People who are accused of drunk driving often take a fatalistic approach to the charges they face. Perhaps they feel the evidence against them is overwhelming, and so there is no point in trying. This is a mistake. Everyone deserves a defense.
Recently, a Massachusetts man was found not guilty of OUI charges after he challenged the evidence used against him at trial. The man, a reserve officer with the Amesbury Police Department, was arrested in March, after police said he crashed into a fire hydrant and a tree. He left the scene of the accident but returned shortly afterwards. Police at the scene gave him a chemical breath test, which showed a blood alcohol concentration of 0.118%, prosecutors said. A driver age 21 or older is presumed too drunk to drive with a blood alcohol concentration of 0.08% or higher.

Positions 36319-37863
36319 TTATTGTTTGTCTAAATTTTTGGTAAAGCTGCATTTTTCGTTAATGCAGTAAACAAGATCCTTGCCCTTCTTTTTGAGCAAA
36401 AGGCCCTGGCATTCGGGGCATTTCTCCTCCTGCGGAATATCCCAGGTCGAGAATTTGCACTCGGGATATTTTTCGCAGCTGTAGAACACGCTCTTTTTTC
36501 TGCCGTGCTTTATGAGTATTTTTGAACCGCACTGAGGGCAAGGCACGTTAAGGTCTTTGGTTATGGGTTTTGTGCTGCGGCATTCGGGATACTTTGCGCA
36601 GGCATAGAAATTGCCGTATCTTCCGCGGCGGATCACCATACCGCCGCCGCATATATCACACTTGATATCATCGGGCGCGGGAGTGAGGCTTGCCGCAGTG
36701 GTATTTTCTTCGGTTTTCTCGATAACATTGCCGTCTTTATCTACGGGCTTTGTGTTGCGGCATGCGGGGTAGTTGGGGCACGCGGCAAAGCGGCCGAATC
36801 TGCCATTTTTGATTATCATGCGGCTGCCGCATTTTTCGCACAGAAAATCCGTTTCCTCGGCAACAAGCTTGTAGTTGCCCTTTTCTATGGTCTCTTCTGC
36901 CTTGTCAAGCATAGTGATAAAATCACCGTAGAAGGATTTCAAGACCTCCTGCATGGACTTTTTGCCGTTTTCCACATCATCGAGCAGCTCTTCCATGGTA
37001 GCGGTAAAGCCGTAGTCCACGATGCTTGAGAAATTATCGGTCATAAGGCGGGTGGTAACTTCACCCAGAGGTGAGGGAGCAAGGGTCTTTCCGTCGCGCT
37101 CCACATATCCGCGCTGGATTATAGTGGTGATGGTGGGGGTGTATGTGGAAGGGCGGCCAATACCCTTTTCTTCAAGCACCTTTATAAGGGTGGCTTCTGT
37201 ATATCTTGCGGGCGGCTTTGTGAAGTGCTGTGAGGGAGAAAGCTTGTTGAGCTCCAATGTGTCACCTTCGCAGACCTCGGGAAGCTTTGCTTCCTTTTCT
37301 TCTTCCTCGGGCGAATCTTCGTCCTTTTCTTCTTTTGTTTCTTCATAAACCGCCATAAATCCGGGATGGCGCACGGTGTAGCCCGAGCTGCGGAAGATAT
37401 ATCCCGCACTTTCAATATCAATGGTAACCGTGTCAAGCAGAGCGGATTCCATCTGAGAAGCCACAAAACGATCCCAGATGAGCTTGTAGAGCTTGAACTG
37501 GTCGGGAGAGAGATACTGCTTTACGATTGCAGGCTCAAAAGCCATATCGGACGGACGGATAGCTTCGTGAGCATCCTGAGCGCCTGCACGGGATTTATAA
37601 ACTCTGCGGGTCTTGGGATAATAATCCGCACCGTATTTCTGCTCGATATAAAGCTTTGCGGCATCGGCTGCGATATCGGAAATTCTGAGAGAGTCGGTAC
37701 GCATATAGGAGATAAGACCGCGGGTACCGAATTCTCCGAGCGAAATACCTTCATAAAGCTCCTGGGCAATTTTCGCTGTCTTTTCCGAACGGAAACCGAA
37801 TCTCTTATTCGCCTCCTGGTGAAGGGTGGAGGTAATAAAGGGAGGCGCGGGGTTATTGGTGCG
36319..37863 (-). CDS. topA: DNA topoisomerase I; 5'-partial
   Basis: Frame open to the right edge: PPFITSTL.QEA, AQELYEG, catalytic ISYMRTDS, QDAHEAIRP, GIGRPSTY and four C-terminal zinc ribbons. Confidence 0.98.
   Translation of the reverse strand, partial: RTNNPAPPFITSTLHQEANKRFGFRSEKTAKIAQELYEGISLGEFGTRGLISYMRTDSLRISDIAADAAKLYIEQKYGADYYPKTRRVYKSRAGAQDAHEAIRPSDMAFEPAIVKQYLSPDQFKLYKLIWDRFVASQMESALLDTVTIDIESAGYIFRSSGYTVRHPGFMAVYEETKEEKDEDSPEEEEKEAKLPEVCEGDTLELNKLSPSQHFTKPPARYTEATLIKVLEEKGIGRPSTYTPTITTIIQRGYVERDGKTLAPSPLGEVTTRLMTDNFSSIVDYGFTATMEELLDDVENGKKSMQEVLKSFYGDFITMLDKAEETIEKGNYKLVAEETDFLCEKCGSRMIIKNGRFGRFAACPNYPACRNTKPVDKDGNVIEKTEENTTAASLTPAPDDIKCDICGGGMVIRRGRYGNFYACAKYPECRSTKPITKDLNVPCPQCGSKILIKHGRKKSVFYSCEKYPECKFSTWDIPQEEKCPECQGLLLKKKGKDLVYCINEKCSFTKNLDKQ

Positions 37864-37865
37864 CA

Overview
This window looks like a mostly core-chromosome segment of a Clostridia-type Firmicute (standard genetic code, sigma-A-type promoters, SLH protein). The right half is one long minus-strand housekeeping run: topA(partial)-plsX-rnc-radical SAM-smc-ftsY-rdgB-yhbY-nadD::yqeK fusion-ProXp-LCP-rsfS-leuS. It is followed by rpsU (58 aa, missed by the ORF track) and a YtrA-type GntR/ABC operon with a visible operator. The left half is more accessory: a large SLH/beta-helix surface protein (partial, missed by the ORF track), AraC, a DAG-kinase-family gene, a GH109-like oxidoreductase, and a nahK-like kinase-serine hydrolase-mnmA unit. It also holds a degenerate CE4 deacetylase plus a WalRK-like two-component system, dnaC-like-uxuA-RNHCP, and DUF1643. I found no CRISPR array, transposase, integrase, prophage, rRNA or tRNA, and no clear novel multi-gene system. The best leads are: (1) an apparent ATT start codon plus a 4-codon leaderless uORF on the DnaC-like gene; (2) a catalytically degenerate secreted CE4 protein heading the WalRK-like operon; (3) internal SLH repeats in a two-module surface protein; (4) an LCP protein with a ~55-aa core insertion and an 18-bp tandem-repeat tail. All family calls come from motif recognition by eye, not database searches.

However, the man argued that he was not drunk, and had caused the accident after he had apparently fallen asleep at the wheel. He was able to get the evidence of the breath test suppressed from trial because of a court case and scandal involving Breathalyzer devices. Without this evidence, the case against him fell apart.
In January, a Massachusetts judge banned the use of Breathalyzer evidence in OUI trials, after finding that hundreds of the tests had given inaccurate results. Police have since done extensive work to repair the machines and train officers in their proper use. The same judge recently ruled that the Breathalyzer evidence could again be used in OUI trials.
In the case of the Amesbury man, his arrest happened during the time when the test results were not d
With the return of Breathalyzer evidence, OUI defense has become tougher, but there are still many strategies and procedures that can protect a driver’s license and freedom. A skilled OUI defense attorney can help people understand their options.